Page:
Shiller says housing slump could last years
Losses arising from America’s housing recession could triple over the next few years and they represent the greatest threat to growth in the United States, one of the world’s leading economists has told The Times.
Robert Shiller, Professor of Economics at Yale University, predicted that there was a very real possibility that the US would be plunged into a Japan-style slump, with house prices declining for years. Professor Shiller, co-founder of the respected S&P Case/Shiller house-price index, said: “American real estate values have already lost around $1 trillion [£503 billion]. That could easily increase threefold over the next few years. This is a much bigger issue than sub-prime. We are talking trillions of dollars’ worth of losses.”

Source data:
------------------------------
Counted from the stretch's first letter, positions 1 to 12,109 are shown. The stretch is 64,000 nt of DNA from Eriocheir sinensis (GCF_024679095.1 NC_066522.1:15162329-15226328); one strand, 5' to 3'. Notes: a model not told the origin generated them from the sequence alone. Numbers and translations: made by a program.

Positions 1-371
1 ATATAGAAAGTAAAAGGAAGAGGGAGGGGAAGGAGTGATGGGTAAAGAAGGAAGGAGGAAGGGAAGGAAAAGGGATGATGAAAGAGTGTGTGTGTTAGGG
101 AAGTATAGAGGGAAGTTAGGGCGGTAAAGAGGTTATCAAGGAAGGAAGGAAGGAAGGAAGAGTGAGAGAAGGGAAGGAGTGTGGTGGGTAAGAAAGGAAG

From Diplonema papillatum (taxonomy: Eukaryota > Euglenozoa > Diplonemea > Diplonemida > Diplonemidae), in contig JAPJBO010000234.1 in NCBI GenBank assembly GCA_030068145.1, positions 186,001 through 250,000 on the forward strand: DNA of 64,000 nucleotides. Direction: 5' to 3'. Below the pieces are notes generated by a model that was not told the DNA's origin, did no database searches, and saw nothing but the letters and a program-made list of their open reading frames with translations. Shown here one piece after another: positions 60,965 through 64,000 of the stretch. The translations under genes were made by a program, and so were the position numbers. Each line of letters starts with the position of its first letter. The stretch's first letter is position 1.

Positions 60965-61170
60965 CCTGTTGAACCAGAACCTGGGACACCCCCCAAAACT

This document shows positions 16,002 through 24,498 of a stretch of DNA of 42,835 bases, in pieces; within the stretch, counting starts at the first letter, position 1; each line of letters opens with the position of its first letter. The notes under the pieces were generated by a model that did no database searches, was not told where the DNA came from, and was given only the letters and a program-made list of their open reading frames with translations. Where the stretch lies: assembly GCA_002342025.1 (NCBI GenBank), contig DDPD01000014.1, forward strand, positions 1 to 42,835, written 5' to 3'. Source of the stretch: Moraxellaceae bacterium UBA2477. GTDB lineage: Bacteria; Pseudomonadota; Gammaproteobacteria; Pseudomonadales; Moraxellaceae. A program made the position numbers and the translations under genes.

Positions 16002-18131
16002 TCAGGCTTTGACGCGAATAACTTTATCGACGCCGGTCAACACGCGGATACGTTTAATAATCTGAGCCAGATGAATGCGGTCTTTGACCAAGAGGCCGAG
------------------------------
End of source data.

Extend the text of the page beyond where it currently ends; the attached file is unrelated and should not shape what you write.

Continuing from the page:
He said that US futures markets had priced in further declines in house prices in the short term, with contracts on the S&P Shiller index pointing to decreases of up to 14 per cent.
“Over the next five years, the futures contracts are pointing to losses of around 35 per cent in some areas, such as Florida, California and Las Vegas. There is a good chance that this housing recession will go on for years,” he said.
Professor Shiller, author of Irrational Exuberance, a phrase
later[No. Earlier -- JH] used by Alan Greenspan, the former Federal Reserve chairman, said: “This is a classic bubble scenario. A few years ago house prices got very high, pushed up because of investor expectations. Americans have fuelled the myth that prices would never fall, that values could only go up. People believed the story. Now there is a very real chance of a big recession.”